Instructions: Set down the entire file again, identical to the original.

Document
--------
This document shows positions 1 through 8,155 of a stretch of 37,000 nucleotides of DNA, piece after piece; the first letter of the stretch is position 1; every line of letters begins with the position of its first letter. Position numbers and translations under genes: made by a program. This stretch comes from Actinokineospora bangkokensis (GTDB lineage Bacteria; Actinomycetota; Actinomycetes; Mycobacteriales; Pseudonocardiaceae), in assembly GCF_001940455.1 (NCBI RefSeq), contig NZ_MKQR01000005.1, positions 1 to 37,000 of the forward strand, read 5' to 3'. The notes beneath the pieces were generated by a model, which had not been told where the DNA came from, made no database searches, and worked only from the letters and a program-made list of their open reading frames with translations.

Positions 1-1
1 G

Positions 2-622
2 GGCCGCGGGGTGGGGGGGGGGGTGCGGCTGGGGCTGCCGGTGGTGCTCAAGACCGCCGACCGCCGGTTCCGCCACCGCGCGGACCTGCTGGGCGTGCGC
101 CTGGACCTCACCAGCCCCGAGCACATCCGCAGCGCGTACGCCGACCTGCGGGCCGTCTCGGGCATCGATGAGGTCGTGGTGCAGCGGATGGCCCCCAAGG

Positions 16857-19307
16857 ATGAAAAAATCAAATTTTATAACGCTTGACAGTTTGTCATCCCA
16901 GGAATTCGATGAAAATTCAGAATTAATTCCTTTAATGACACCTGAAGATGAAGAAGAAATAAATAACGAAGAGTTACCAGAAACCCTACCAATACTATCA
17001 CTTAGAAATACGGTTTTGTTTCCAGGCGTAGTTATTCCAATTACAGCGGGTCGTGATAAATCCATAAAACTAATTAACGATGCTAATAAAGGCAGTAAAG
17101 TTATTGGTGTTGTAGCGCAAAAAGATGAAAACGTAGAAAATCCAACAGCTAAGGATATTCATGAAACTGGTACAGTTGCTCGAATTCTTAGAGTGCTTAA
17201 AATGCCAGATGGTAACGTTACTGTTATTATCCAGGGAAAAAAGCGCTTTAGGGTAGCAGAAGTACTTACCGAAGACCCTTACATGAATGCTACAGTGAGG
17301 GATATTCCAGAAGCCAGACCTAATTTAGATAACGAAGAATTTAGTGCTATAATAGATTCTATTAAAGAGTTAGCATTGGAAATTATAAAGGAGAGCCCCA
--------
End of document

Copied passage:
This document shows positions 1 through 8,155 of a stretch of 37,000 nucleotides of DNA, piece after piece; the first letter of the stretch is position 1; every line of letters begins with the position of its first letter. Position numbers and translations under genes: made by a program. This stretch comes from Actinokineospora bangkokensis (GTDB lineage Bacteria; Actinomycetota; Actinomycetes; Mycobacteriales; Pseudonocardiaceae), in assembly GCF_001940455.1 (NCBI RefSeq), contig NZ_MKQR01000005.1, positions 1 to 37,000 of the forward strand, read 5' to 3'. The notes beneath the pieces were generated by a model, which had not been told where the DNA came from, made no database searches, and worked only from the letters and a program-made list of their open reading frames with translations.

Positions 1-1
1 G

Positions 2-622
2 GGCCGCGGGGTGGGGGGGGGGGTGCGGCTGGGGCTGCCGGTGGTGCTCAAGACCGCCGACCGCCGGTTCCGCCACCGCGCGGACCTGCTGGGCGTGCGC
101 CTGGACCTCACCAGCCCCGAGCACATCCGCAGCGCGTACGCCGACCTGCGGGCCGTCTCGGGCATCGATGAGGTCGTGGTGCAGCGGATGGCCCCCAAGG

Positions 16857-19307
16857 ATGAAAAAATCAAATTTTATAACGCTTGACAGTTTGTCATCCCA
16901 GGAATTCGATGAAAATTCAGAATTAATTCCTTTAATGACACCTGAAGATGAAGAAGAAATAAATAACGAAGAGTTACCAGAAACCCTACCAATACTATCA
17001 CTTAGAAATACGGTTTTGTTTCCAGGCGTAGTTATTCCAATTACAGCGGGTCGTGATAAATCCATAAAACTAATTAACGATGCTAATAAAGGCAGTAAAG
17101 TTATTGGTGTTGTAGCGCAAAAAGATGAAAACGTAGAAAATCCAACAGCTAAGGATATTCATGAAACTGGTACAGTTGCTCGAATTCTTAGAGTGCTTAA
17201 AATGCCAGATGGTAACGTTACTGTTATTATCCAGGGAAAAAAGCGCTTTAGGGTAGCAGAAGTACTTACCGAAGACCCTTACATGAATGCTACAGTGAGG
17301 GATATTCCAGAAGCCAGACCTAATTTAGATAACGAAGAATTTAGTGCTATAATAGATTCTATTAAAGAGTTAGCATTGGAAATTATAAAGGAGAGCCCCA